Yesterday there was a call for solidarity with the daily contract workers from the electricity company: 3000 workers are about to be laid off. The contract workers have been struggling for their right to have a (their) fixed job. Many of these workers have been on daily contracts for 18 years with zero benefits and rights. Recently the minister of energy and power decided to privatize the electricity company. For him, this is not only a lucrative deal with a lucrative percentage (for his own pocket), but results in getting rid of 3000 daily contract workers, i.e. risking the well being of 3000 families.
The daily contract workers have been gathering at the head quarters of Electricity of Lebanon, and have been having a sit-in: women, men, young and old, from the south, the north, east and west of the country refusing to be sold.
Yesterday while we were mingling with the workers, at their sit-in, the general Lebanese scene was vivid. This protest is a minimized image of the Lebanese situation as a whole. The workers, Lebanese people from all walks of life, from all sects and regions, broke the barriers and boundaries drawn by the Lebanese politician(s), and united for one cause: their right to keep their jobs. They reject being sold.
The daily contract workers at the electricity company are another chance for change in this failed country. They are showing the rest of the Lebanese people that it’s time to break the sectarian barriers and unite against a corrupt business owned state and government.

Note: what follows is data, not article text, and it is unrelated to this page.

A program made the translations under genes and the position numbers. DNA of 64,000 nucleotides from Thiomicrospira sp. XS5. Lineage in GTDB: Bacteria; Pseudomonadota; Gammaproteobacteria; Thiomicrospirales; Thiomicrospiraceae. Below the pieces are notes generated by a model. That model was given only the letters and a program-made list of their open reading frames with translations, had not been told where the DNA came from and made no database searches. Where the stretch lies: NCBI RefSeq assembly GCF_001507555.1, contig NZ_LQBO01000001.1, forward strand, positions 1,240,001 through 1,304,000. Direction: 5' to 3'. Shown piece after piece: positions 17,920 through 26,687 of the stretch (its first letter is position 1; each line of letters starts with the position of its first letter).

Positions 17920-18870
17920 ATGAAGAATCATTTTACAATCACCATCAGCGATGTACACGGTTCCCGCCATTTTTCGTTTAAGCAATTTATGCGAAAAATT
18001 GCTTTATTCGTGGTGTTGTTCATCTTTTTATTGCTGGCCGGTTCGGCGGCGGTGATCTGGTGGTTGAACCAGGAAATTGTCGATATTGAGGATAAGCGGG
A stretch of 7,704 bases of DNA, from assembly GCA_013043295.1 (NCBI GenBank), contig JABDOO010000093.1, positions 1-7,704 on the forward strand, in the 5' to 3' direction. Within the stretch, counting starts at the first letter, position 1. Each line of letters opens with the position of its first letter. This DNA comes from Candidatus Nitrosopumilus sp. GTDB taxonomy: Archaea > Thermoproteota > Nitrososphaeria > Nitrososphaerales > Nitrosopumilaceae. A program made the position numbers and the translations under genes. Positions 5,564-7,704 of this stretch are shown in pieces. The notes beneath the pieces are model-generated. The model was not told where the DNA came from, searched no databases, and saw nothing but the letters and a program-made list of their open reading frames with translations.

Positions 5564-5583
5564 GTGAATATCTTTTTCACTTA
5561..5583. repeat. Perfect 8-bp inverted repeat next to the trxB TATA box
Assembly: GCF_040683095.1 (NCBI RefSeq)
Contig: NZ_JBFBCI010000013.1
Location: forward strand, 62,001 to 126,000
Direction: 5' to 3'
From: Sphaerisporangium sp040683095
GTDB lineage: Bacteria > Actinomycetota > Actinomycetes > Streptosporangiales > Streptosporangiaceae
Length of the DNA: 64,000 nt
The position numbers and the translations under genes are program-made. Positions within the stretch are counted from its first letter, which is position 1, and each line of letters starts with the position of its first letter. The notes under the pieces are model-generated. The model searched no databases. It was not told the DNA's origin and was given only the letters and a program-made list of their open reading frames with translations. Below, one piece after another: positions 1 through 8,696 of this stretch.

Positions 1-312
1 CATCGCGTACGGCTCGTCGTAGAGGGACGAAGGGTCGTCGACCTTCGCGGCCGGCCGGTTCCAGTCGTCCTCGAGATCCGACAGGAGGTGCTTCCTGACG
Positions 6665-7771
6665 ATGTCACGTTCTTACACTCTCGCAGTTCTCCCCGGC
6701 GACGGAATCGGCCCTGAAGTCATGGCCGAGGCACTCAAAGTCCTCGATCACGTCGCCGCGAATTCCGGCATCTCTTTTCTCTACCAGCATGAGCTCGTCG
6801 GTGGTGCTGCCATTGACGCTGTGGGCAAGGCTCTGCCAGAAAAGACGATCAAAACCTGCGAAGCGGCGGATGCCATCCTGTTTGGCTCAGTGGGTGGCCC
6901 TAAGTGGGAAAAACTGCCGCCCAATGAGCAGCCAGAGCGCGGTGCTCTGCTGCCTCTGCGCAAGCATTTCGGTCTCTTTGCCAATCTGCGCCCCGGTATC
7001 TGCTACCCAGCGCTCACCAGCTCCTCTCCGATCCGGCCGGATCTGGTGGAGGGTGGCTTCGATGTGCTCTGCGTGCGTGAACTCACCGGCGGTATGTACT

Yet the minister of energy and power Gibran Bassil is calling them names and accusing them of occupation of a public (dysfunctional) building. Two days ago the minister’s political party, The Free Patriotic Movement, sent their partisans to attack the daily contract workers. The attacks as described by the workers were a full act of thugery. Free Patriotic Movement supporters hurled stones at the peaceful protesters and yesterday the workers were expecting another wave of attacks. The contract workers gathered some sticks and stones for self defense. Hassan, a worker protesting, told me “we are not violent, we don’t want to fight, but if they want to come here and attack our peaceful sit-in then we will have to defend ourselves.”
Workers kept coming out to the street to see if the minister’s supporters were coming to attack them luckily last night passed in peace but who knows what other measures the minister will deploy to get rid of the protesting workers.
In addition, a technician explained yesterday that the randomness and severity of power cuts that we have been experiencing are being done on purpose on the orders of the minister; a move to create bitterness and hate by the Lebanese people towards the protesting workers.
The electricity contract workers’ protest is a noble fight for rights and dignity in the face of business owned politicians who use sectarianism to divide and conquer.